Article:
Science is poised to take a "quantum leap" as more mysteries of how atoms behave and interact with each other are unlocked.
The field of quantum physics, with its complex mathematical equations for predicting the interactions and energy levels of atoms and electrons, already has made possible many technologies we rely on every day -- from computers and smartphones, to lasers and magnetic resonance imaging. And experts say revolutionary advancements are destined to come.
But to take a giant leap, you have to be physically fit, and researchers at the University of Delaware have found an area of quantum physics that could use some more calisthenics, you might say. The research, performed by doctoral student Muhammed Shahbaz with his adviser, Prof. Krzysztof Szalewicz in the UD Department of Physics and Astronomy, was published recently in Physical Review Letters, the journal of the American Physical Society.
Just like people, atoms can be attracted to each other, or, well, be repulsed. Take argon -- the third most abundant gas in Earth's atmosphere. This non-reactive gas has a variety of uses, from protecting historical documents to preventing the tungsten filament from corroding in fluorescent lights. When two argon atoms are far away from one another, they will be attracted to each other until they get down to about 3.5 angstroms and then they will repel each other. It's as though once they've gotten a really good look at each other, they're ready to move on.
But that's not what physicists found about two decades ago when they tested the density-functional theory (DFT), which is now widely used to model and predict the electronic structure of atoms. Most versions of DFT were either predicting no attraction or only a very weak one. Where did the failure lie? The attraction between argon atoms originates from "dispersion interactions" between electrons, as the motions of the electrons of one atom influence the motions of the electrons of its partner. DFT can't accurately account for these correlated motions at long range.
And that's a problem, especially in a field like materials science, where physicists may design and predict the properties of a new material -- from its strength to its magnetism to its ability to conduct heat -- without ever going into a lab to do an experiment.
So physicists began developing "fudge factors" in the early 2000s to account for this dispersion energy. Some of these methods turned out to give reasonably good results and became an extremely popular tool in computational physics, chemistry and materials science. The scientific papers proposing such methods have been cited tens of thousands of times.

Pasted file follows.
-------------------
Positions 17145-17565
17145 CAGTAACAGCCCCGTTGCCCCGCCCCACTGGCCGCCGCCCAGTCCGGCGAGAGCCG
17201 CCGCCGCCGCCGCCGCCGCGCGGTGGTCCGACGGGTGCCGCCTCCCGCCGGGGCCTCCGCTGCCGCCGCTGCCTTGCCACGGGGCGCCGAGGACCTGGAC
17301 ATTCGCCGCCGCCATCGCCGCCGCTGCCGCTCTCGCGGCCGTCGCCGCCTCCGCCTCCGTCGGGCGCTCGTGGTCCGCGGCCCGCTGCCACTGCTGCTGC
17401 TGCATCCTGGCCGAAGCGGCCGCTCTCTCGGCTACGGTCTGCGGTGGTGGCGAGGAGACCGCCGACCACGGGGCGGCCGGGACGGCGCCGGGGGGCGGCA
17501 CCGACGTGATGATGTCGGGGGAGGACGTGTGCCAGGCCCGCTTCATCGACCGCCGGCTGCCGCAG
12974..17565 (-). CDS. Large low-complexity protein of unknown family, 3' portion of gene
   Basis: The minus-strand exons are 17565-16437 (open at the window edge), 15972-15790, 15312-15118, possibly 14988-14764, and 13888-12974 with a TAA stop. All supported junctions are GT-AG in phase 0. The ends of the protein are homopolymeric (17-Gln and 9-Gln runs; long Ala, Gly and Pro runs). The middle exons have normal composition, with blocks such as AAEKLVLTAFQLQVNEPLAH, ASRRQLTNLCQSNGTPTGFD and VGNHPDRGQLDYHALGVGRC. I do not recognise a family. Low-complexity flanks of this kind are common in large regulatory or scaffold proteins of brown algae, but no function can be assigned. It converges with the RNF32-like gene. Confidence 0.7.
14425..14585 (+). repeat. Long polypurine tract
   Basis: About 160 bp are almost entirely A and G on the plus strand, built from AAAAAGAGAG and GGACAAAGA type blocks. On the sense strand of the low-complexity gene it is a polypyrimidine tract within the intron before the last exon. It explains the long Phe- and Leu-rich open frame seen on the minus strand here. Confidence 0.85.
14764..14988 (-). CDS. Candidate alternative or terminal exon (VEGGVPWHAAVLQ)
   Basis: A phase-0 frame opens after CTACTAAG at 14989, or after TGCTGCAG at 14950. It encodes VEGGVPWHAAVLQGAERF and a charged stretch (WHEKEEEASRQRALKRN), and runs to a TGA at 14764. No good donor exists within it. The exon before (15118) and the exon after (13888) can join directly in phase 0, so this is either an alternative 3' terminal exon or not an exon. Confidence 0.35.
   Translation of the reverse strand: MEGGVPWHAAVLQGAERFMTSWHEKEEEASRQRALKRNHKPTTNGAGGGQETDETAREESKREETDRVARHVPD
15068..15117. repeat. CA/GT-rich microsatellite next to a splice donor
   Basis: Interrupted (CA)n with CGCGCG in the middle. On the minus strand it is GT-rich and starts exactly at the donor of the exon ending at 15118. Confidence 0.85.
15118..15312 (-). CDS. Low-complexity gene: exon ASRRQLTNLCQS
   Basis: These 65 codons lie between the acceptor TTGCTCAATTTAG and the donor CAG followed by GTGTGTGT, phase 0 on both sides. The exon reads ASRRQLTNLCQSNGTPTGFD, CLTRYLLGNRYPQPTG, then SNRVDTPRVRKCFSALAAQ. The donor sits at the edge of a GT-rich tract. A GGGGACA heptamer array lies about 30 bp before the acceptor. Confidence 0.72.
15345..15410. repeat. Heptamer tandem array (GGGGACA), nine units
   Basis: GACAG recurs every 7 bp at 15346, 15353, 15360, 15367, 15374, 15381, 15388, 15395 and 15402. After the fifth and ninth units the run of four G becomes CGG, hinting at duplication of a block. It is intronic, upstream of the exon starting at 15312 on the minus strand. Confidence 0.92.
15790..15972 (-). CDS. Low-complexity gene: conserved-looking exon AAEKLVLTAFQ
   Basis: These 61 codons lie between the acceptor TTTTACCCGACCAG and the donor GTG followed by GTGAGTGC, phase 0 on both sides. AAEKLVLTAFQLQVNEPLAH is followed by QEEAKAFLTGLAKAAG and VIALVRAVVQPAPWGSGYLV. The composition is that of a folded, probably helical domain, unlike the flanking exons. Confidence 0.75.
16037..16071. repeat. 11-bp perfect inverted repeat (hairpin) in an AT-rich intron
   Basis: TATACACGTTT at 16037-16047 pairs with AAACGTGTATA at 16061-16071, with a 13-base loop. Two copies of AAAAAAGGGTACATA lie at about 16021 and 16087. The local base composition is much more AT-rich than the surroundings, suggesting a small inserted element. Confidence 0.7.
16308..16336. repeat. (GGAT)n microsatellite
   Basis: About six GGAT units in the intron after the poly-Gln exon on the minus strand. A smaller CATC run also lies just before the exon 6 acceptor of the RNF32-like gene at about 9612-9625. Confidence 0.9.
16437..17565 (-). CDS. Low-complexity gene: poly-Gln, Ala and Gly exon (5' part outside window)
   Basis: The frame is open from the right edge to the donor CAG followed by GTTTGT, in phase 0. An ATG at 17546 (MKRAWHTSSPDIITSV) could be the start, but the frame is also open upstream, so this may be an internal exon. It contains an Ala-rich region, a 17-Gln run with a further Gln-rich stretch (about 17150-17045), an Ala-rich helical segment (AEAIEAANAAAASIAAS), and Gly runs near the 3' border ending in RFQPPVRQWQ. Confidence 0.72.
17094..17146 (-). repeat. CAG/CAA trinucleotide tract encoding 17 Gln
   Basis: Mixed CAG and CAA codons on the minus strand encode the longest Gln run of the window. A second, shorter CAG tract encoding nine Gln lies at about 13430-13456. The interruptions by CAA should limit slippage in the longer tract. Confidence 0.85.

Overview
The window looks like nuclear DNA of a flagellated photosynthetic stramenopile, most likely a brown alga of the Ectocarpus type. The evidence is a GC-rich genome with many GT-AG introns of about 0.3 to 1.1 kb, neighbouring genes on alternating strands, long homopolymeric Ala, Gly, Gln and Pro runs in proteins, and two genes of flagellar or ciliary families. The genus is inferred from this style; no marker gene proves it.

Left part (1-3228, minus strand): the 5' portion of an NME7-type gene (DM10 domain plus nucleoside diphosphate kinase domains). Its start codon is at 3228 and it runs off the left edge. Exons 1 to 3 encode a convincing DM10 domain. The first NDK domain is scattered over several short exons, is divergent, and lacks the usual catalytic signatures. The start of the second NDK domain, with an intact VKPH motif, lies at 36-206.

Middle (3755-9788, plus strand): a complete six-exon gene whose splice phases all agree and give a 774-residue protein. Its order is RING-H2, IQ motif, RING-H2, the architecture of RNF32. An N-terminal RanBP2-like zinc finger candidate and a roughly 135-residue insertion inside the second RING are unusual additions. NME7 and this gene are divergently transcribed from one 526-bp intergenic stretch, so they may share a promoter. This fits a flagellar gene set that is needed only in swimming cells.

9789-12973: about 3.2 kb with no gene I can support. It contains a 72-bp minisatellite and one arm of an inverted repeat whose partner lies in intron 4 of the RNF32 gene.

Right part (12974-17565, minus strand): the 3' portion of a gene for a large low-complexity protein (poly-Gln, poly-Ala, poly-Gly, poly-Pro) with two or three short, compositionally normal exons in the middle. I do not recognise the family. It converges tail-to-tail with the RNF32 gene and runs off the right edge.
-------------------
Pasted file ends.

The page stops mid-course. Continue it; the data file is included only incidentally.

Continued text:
What Shahbaz and Szalewicz have shown, after more than a year of intense analyses, is that all of these fudged methods are actually based on a faulty assumption. DFT can describe how the motion of one electron both affects, and gets affected by, the motion of another electron when the distance between them is on the order of one angstrom. At separations above one angstrom to about seven angstroms, the correction methods assume that DFT recovers a fraction of these effects. Shahbaz and Szalewicz have found that this quantity does not have the characteristic properties of dispersion energy and actually originates from errors in the theory that are unrelated to dispersion. Thus, the researchers say, the correction methods may get good results, but for the wrong reasons.
"We are telling the physics community that you have to go further, toward a universal method of prediction that works for the right reasons," Shahbaz says. "We are not here to criticize, but to help improve," he humbly adds.
Currently, Szalewicz and Shahbaz are on a team of theorists and experimentalists from universities across the United States who are using quantum physics to predict the structures and energies of crystals, the stuff of which snowflakes, ice, most rocks and minerals, some plastics, pharmaceuticals, energetic material and other products are made. Their complex calculations predict, for example, how much energy can be packed into a given volume of rocket fuel.
Shahbaz, who is the first author on the journal article, says he never would have guessed as a child in his small village in Pakistan that he would someday become a physics professor. He grew up helping his father, who is a farmer, grow reed, rice, chilis, tomatoes, eggplants, radishes and okra. Now he is the first in his family to be awarded a college diploma -- not to mention academia's highest degree, which is now in plain sight.
When he was applying to graduate school, he received offers from universities in the U.S. and Canada, but says he ultimately decided on UD because of the University's reputation and the flexibility to work on a master's degree first. He says that helped him decide what he really wanted to focus his research on.
When he completes his doctorate in the next few months, he already has a job lined up, as an assistant professor of physics at the University of the Punjab in Lahore, where he is destined to hook students on how light and gravity work, just as he was enthralled as a youngster.
So why does he like physics so much?
"Physics tells you about the laws of nature," Shahbaz says. "It also demands reasoning. You don't have to memorize anything -- just absorb life."
This work was supported by the U.S. Army Research Laboratory, the Army Research Office and the National Science Foundation.